Monday, 15 February 2016

Another day, another report

Today we have a report on problems in mental health services in the UK.

They are not good enough for a country of our size and wealth.

If you spoke to anyone who has any experience of working in mental health services, or anyone who has used them, they usually say that this is not news and has been like this for many many years. Certainly, I was keenly aware of all the problems when I was a Jobbing Doctor, so much so that we tried to treat as much in house as we could, as the opinions and back-up for our mental health patients were patchy, mostly bad.

It is being spun today as being an attitudinal problems, and there is some validity in the view that mental health is regarded as less worthwhile by many in the country. The real problem is lack of facilities, lack of resources and lack of people on the front line with the requisite skills. Reorganisation upon reorganisation, and squeeze upon squeeze (all with the support of the Department of Health) has left psychiatric services in their knees.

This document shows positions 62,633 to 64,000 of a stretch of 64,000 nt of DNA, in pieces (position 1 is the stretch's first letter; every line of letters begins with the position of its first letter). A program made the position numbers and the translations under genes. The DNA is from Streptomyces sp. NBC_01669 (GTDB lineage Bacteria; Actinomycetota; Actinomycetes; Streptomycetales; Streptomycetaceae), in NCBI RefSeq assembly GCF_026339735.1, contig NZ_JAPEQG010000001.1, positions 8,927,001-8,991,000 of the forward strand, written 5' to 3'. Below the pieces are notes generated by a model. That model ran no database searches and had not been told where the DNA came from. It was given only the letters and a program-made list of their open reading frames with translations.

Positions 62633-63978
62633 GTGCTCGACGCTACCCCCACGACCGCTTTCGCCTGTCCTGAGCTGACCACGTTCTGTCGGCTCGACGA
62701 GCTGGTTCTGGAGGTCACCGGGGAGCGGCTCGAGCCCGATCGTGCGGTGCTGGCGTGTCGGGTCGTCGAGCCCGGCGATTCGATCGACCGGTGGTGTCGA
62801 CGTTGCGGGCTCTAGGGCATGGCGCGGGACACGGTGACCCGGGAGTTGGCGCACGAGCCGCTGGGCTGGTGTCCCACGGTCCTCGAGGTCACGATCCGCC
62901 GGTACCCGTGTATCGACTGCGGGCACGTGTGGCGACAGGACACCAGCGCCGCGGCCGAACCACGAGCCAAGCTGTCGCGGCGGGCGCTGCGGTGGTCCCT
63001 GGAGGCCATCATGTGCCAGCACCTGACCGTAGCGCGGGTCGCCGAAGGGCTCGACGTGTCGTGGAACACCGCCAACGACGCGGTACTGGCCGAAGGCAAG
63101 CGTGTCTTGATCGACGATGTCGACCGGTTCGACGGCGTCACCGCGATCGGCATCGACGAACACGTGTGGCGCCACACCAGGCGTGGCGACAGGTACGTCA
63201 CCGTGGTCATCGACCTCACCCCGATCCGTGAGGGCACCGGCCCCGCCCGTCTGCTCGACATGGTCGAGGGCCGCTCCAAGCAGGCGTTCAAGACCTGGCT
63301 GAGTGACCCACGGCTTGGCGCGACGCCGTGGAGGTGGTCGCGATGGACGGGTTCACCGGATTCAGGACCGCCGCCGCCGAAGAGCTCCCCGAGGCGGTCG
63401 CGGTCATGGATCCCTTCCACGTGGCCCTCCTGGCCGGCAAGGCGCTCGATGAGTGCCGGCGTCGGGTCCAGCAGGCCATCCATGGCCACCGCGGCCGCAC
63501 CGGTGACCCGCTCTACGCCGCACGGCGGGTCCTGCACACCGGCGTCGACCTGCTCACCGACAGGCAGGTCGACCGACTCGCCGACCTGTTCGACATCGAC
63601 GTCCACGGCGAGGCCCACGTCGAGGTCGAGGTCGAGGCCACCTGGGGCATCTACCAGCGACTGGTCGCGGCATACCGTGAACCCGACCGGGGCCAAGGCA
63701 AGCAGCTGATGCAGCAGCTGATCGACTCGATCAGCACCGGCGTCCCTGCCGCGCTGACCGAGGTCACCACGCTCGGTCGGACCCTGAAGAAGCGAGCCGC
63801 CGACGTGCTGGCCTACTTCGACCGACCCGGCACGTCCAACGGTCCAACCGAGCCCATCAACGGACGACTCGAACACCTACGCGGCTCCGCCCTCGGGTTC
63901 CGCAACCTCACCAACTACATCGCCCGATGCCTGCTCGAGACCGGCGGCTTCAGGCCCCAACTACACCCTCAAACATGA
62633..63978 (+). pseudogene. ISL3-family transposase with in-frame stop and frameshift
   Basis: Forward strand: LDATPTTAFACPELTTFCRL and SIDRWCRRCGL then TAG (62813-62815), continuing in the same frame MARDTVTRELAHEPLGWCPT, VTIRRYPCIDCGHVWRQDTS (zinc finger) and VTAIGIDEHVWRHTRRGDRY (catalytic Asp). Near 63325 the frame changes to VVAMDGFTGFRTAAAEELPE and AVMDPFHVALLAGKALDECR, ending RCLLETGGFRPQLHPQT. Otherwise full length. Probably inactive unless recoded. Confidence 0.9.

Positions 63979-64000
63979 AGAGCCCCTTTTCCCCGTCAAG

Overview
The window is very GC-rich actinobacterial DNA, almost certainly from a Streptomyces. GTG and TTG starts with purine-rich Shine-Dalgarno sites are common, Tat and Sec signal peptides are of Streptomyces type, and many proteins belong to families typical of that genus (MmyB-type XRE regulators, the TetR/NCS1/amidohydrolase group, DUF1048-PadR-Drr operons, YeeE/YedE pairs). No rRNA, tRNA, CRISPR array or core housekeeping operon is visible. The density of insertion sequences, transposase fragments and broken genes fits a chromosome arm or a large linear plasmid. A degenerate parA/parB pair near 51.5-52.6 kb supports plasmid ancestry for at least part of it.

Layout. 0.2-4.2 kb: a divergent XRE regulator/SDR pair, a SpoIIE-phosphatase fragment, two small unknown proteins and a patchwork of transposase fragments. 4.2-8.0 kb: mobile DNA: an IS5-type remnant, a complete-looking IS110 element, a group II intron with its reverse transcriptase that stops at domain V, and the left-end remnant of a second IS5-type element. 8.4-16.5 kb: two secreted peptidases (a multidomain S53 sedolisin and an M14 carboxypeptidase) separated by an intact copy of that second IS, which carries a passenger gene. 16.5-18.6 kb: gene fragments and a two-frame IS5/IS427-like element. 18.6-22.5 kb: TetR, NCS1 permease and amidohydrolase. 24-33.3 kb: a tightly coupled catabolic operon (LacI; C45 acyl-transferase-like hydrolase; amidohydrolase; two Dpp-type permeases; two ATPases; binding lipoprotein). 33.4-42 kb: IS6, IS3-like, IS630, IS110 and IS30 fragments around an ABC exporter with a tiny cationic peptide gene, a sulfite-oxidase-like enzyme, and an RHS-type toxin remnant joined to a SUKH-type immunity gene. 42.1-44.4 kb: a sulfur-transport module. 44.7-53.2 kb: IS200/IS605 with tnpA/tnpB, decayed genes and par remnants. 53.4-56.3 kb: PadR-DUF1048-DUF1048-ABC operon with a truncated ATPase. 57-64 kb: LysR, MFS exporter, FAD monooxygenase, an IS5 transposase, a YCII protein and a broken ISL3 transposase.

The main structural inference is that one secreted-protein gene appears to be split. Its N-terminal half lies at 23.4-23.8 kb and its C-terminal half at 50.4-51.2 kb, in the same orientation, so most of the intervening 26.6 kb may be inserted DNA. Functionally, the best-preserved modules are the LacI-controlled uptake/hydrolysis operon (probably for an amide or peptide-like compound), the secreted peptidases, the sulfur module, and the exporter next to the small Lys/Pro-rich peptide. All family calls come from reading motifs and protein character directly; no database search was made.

As an example, I used to use a treatment called Lithium to help with patients with severe bipolar disease: these I started and monitored in primary care, as I felt I had the experience and knowledge to do so. I would have preferred to have these done in secondary care, but the resources were not there to give a good service to my patients.

Who is responsible for the poor quality of mental health services? Is it the public (with their blinkered attitude to mental health)? Is it the front line workers (who are not good enough or plentiful enough)? Or is it the politicians (with their squeeze on funding, and pointless reorganisations)?

I know who I blame: but no-one will take any responsibility for this.

So I give this piece of advice: fund the front line properly, treat the professionals as professionals, and allow them to do the job they want to do.

Is that so hard?